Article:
NASA managers announced Friday a further delay for Discovery’s final launch on mission STS-133, pending results of tanking tests to be conducted in an attempt to understand how exactly two 21′ vertical stringers on Discovery’s external fuel tank could have cracked during offloading of cryogenic fuel November 5th.
The new launch target date is now scheduled for no earlier than February 3rd, 2011 at 1:34 am EST.
Mission managers had hoped to attempt a launch during a window between December 17th and December 20th, but data and analysis collected thus far does not support a flight rationale for STS-133 at this time. Technicians want to understand why exactly the cracks occured, and in order to do that tests need to be conducted and further data collected.
“We are going to attempt to replicate what the leading cause of the failure was. Analysis is not enough, we need to do actual tests to understand how exactly the assembly stresses line up to cause the cracks that occured on the tank,” explained Bill Gerstenmaier, associate administrator for Space Operations.
No further cracks have been discovered on Discovery’s exernal fuel tank.
A fueling test will be conducted later this month at the launch pad to examine the external tank during cryogenic loading. The test will be heavily instrumented and involve removing foam, installing sensors, and then putting new foam on to simulate flight conditions.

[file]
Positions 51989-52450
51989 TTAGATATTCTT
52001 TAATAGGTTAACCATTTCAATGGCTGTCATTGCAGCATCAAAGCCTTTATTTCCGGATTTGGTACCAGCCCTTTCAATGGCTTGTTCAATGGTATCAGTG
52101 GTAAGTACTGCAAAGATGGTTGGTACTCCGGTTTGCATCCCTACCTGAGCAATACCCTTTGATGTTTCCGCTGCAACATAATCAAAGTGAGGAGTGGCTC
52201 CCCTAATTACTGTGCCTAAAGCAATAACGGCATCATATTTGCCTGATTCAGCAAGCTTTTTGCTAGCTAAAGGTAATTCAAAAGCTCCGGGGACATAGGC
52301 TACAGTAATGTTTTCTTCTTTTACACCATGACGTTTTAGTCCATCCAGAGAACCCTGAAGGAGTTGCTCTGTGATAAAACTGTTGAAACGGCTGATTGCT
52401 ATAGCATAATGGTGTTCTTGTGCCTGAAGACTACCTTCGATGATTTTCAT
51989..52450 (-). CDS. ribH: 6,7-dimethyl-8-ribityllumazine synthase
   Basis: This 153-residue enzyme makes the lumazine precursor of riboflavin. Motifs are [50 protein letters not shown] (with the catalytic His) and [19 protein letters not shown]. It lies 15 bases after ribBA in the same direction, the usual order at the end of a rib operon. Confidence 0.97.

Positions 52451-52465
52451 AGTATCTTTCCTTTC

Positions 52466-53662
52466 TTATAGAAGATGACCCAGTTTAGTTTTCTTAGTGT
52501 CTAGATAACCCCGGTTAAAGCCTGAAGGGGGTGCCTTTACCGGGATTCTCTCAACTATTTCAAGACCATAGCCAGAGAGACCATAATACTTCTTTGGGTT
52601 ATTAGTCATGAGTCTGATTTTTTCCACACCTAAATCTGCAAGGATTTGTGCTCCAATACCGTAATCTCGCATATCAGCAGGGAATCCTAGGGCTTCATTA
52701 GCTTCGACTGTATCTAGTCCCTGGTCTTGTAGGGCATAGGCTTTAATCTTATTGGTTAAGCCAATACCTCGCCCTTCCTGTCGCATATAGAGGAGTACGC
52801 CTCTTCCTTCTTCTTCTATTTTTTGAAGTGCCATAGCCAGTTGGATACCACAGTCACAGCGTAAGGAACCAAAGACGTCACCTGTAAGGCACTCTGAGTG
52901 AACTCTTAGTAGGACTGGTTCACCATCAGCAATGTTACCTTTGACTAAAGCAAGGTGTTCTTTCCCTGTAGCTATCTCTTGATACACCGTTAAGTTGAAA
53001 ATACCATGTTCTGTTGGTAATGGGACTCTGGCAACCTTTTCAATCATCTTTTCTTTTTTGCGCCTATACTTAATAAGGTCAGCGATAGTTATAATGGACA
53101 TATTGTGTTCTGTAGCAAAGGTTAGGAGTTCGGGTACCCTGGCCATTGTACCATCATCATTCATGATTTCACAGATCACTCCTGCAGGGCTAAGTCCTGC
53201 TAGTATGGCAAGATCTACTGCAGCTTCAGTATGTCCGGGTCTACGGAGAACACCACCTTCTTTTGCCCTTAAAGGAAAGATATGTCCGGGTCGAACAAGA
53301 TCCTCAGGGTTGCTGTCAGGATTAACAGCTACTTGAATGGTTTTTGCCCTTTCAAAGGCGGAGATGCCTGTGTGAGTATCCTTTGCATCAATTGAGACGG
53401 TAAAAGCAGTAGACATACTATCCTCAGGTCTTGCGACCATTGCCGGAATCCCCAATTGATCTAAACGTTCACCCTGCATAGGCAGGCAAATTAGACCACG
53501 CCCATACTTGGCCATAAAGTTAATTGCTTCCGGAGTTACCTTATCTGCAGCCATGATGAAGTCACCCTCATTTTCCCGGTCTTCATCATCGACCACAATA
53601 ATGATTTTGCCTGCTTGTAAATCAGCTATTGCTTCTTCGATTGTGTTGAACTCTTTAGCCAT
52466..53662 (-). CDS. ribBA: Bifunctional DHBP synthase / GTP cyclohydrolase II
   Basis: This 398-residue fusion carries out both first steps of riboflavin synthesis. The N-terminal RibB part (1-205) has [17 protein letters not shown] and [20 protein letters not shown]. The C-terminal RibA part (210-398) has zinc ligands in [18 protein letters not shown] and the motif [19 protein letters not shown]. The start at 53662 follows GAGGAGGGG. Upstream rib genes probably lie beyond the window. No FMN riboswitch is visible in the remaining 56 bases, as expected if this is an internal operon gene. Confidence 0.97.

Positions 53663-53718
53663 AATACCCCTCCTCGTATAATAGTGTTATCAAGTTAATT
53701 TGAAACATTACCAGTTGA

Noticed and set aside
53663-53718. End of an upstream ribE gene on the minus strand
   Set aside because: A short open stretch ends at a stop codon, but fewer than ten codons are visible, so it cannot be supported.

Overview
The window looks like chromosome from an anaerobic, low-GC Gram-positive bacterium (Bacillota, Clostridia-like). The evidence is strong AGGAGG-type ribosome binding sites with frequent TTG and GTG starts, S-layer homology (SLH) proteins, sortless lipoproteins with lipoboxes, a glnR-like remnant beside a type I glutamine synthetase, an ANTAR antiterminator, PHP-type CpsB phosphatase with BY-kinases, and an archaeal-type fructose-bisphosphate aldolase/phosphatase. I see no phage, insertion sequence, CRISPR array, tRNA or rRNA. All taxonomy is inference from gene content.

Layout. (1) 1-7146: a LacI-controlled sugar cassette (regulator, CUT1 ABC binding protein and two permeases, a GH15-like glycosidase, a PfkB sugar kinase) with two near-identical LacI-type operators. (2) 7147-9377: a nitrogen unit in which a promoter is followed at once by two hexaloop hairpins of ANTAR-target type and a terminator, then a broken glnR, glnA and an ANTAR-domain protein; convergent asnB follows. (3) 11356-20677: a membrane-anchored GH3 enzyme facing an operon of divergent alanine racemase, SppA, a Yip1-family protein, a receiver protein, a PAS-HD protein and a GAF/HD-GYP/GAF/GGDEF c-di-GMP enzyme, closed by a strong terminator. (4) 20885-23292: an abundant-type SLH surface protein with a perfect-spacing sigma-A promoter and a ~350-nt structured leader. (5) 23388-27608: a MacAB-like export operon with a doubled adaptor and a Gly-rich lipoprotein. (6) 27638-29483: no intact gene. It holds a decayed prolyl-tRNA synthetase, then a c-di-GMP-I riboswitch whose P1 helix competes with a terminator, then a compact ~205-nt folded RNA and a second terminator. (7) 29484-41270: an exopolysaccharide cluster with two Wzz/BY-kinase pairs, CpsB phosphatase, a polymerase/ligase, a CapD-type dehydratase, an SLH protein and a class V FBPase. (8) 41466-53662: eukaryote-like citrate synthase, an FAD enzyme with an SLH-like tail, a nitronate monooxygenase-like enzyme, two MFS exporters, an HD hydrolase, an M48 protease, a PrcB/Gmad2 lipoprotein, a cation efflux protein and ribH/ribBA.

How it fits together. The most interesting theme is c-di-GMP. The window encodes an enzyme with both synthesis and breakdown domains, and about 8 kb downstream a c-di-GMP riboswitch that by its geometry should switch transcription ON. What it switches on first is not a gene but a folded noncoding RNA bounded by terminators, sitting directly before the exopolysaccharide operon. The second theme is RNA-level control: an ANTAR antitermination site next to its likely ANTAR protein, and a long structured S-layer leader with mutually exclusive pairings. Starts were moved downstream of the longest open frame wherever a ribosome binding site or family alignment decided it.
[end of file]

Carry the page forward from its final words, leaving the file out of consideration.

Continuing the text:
Tests will also be conducted at NASA’s Michoud Assembly Facility in New Orleans, where the tanks are manufactured and assembled.
“Specific requirements for testing will be defined by next week, and we are looking for tests to be conducted in the late december time frame,” explained Space Shuttle Program manager John Shannon. “This is a solvable problem, and the testing plan layed out will identify the root cause of the cracks.”
Mission managers currently have no plans to roll Discovery back to the Vehicle Assembly Building, as there is no data driving a reason to do so.
As it stands right now, plans are for Discovery to launch on her final mission STS-133 in early February, which would be a night launch in the early morning hours. Endeavour’s final mission on STS-134, currently the official final launch on the manifest for the space shuttle program, would fly in early April, again in the early morning hours. A launch for Atlantis on STS-135, if approved to fly, would still be on track for a launch in the summer of 2011.